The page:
California Tests Tsunami Warning System

The test is part of Tsunami Preparedness Week

California conducted a test Wednesday of the tsunami warning communications system as part of Tsunami Preparedness Week.

The test came four days before the 52nd anniversary of the 1964 Alaska earthquake and tsunami that caused millions of dollars in damage to the California coast and killed 12 people at Crescent City.

Read: How the System Works

The National Weather Service and California Office of Emergency Services transmitted tsunami warning codes in Del Norte, Humboldt and Mendocino counties between 11 a.m. and noon via NOAA All-Hazards Radio, the Emergency Alert System, TV and radio stations.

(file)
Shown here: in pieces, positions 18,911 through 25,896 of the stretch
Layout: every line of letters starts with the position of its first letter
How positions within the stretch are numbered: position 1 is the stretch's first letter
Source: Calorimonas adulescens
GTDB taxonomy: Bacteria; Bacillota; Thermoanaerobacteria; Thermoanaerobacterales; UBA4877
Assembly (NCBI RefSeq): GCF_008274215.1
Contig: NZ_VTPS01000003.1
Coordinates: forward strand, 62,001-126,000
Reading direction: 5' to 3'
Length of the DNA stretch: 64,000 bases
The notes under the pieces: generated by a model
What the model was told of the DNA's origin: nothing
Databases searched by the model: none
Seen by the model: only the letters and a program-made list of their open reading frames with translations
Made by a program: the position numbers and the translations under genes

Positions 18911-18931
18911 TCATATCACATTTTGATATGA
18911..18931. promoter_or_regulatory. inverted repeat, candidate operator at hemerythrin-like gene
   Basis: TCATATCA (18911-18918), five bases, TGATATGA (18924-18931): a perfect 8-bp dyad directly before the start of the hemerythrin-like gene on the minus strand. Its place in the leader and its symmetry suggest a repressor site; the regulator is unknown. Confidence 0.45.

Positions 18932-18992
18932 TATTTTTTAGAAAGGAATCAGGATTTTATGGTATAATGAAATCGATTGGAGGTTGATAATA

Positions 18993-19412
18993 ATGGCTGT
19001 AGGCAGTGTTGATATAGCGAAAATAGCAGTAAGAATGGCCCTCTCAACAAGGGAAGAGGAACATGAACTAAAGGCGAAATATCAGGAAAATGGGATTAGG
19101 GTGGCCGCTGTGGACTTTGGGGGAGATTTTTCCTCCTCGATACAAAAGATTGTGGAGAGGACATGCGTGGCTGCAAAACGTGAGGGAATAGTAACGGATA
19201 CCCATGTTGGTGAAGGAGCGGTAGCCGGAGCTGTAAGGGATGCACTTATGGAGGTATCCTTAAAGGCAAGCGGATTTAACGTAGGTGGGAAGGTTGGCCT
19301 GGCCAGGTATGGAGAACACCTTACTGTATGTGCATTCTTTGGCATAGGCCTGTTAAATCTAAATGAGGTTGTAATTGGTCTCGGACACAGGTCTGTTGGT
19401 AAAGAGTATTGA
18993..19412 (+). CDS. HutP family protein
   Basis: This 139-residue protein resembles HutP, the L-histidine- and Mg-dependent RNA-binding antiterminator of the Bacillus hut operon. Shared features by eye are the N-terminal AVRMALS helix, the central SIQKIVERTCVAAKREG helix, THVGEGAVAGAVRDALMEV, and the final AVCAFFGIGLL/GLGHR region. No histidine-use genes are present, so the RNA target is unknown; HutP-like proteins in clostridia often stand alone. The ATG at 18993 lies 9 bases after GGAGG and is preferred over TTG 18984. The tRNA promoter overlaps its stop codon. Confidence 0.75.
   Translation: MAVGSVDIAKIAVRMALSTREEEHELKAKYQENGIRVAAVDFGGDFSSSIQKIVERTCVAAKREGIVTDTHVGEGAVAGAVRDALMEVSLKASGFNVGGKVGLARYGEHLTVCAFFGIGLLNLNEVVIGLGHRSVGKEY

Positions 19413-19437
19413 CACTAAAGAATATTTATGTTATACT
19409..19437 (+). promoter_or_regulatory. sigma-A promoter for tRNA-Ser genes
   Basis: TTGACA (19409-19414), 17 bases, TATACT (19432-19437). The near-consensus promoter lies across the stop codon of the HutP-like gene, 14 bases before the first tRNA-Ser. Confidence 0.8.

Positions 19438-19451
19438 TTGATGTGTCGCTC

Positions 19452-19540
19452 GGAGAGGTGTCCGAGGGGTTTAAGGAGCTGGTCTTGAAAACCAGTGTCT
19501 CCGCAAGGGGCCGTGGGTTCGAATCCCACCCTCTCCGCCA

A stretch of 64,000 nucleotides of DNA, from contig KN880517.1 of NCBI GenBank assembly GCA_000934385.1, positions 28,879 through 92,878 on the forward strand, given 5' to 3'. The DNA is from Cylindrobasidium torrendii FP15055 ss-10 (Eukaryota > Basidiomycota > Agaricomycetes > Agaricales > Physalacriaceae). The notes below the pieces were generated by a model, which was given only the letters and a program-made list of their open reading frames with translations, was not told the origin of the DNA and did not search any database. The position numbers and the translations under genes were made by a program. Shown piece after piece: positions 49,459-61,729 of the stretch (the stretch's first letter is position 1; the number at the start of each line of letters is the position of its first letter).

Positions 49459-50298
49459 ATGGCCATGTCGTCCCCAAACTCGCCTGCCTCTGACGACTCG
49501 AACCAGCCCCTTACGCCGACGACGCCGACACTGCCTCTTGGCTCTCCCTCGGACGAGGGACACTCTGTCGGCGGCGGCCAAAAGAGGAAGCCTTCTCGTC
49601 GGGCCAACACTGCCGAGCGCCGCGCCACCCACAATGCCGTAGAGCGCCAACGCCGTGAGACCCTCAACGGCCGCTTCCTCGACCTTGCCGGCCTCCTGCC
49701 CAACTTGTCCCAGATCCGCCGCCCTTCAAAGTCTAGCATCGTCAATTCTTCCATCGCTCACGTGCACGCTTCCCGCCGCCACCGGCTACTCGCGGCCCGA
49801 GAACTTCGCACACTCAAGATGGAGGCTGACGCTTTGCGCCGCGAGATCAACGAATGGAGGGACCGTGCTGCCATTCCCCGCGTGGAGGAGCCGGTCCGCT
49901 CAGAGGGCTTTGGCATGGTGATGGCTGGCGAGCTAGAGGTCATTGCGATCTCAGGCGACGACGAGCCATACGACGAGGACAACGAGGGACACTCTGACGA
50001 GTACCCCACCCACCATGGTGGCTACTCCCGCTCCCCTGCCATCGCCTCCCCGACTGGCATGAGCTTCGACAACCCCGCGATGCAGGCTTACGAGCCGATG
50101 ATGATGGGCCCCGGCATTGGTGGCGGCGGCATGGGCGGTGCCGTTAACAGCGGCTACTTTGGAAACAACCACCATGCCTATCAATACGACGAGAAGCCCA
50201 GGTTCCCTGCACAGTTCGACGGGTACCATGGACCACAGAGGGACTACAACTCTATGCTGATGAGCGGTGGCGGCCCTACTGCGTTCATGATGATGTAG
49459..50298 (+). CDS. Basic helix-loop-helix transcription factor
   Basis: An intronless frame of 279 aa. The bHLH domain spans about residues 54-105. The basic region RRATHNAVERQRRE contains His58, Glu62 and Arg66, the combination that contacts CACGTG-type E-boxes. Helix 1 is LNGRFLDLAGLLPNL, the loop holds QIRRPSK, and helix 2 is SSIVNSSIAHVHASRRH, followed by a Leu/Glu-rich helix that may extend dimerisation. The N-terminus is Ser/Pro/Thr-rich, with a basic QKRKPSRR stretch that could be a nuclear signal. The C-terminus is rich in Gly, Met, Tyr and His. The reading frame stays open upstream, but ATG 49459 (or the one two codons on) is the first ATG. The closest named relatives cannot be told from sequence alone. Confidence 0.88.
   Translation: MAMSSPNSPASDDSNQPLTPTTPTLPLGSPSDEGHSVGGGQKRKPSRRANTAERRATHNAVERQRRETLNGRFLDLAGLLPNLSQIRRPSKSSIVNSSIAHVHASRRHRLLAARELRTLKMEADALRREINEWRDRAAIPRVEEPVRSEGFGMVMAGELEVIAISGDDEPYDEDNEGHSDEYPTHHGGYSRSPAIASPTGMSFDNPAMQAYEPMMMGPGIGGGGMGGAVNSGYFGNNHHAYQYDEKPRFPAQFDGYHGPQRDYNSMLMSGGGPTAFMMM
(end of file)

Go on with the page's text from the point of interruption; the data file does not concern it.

In Southern California, the system was checked at 10:15 a.m. as a "required monthly test" message via NOAA radio and TV and radio stations. Some television systems were programmed to scroll a standard message indicating the broadcast is a test along with an audio message also saying that it is only a test. 

County officials urged residents to be prepared for natural disasters such as earthquakes and tsunamis.

"A first step is to find out if you live, work or recreate in a potential tsunami inundation zone by visiting," said Jeff Reeb, director of the county's Office of Emergency Management. "In addition to knowing what are tsunami warning signs, keep yourself and your loved ones safe by developing a family emergency plan."

Residents can also connect with local officials to organize a "tsunami walk" or evacuation drill.

Copyright AP - Associated Press
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